2009 Israeli Elections…

May 13, 2009

2009 Israeli Elections: A Right-ward Shift…

 The results of Israel’s February 10th national elections confirmed the country’s ongoing right-ward political shift.  Although the Kadima party led by Tzipi Livni technically won with 28 seats in the Knesset (Israeli Parliament), she is not automatically the winner.  Kadima beat the extreme right-wing Likud party, led by Benjamin Netanyahu, by only one vote. 

 Coming in third, with 15 votes, was the ultra right-wing and nationalist party Yisrael Beitenu, led by Avigdor Lieberman.  Because of the popularity of his platform with the Israeli public and support from the Knesset, whoever forms a coalition with Lieberman is most likely to become Prime Minister.

 Livni has asked Netanyahu for a power-sharing deal which could include a two-year rotating leadership.  However, Netanyahu is only interested in including Livni as part of a coalition government lead by him.  So far, Livni has rejected that idea and has stayed on the opposition, saying she “has already been number two.”

 Palestinians are, for the most part, indifferent to who will win the elections because they see Livni and Netanyahu as “two faces on the same coin…Livni vowed to end Hamas rule, and Netanyahu did the same.  The outcome will be the same.” 

 Another correlation that has become clear to many is the relationship between “ammunition boxes and ballot boxes”.  Many people believe that Livni’s Operation Cast Lead in Gaza was a form of electioneering meant to win support of the increasingly right-wing Israeli public.  Mirroring this sentiment, the election campaigns of the other leading candidates were largely based on anti-Arab incitement and according to most Palestinians, outright racism.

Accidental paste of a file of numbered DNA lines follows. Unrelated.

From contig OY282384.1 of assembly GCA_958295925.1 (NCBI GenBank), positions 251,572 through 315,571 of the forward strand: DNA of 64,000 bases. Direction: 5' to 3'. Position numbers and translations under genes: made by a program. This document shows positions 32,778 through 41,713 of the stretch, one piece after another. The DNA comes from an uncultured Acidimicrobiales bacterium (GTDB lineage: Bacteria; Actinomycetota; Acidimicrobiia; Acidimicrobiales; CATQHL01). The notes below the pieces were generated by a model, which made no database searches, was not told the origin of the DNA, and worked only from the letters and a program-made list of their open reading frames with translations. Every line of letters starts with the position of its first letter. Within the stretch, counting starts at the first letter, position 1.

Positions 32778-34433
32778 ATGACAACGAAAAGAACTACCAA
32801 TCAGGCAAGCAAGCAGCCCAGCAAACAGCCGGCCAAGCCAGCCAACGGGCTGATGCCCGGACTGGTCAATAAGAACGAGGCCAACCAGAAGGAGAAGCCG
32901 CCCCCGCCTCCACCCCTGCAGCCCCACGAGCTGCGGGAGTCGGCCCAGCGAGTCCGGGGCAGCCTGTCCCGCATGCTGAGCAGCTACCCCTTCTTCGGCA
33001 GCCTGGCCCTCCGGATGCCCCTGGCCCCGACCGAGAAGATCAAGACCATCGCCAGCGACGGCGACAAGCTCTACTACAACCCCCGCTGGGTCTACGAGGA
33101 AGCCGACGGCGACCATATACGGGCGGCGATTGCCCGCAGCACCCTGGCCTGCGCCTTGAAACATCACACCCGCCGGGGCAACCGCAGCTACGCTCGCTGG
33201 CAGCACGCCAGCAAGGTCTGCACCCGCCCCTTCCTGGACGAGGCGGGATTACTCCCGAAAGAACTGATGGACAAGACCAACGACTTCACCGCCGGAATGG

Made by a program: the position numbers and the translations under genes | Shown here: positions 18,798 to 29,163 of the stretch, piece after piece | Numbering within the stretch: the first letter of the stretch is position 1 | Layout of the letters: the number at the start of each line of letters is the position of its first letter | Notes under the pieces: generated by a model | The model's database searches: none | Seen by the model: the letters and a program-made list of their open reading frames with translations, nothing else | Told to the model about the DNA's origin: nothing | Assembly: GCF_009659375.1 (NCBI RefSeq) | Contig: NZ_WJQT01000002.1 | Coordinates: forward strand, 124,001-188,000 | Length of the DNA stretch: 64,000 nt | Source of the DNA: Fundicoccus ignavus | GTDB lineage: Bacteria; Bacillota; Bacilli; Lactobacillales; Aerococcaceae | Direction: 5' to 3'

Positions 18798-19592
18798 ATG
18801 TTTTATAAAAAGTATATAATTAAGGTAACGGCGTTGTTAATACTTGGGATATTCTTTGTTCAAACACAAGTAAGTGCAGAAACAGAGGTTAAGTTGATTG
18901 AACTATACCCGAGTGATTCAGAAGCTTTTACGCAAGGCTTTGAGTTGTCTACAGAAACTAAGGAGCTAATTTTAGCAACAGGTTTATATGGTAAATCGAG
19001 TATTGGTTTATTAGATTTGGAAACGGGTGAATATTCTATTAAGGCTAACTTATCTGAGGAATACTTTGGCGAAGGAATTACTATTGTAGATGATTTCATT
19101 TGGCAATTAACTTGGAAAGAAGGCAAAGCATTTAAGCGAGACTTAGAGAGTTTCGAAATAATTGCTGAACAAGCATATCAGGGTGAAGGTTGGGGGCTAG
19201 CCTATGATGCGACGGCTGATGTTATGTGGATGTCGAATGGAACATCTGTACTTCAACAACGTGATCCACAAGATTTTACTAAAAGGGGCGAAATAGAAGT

The goals of the leading candidates include forced land transfers, more war in Gaza and the continuation of the blockade in the name of self-defense, settlement expansion, and the postponement of talks leading to a two state solution.

 Palestinian President Mahmoud Abbas says he will continue to negotiate with whatever Israeli government prevails.  However, Hamas will persist in boycotting any negotiations with Israel until it pulls out of the 1967 borders, removes the illegal settlements, and stops construction on the wall. 

 In addition to alienating Palestinians, the potential of an ultra-right-wing Israeli government may also put the country at odds with its main ally, the United States.  President Barack Obama has made the Israeli-Palestinian peace process a focus of his presidency.  And a Netanyahu-Lieberman coalition government is not conducive to peace and will most likely escalate already high tensions.


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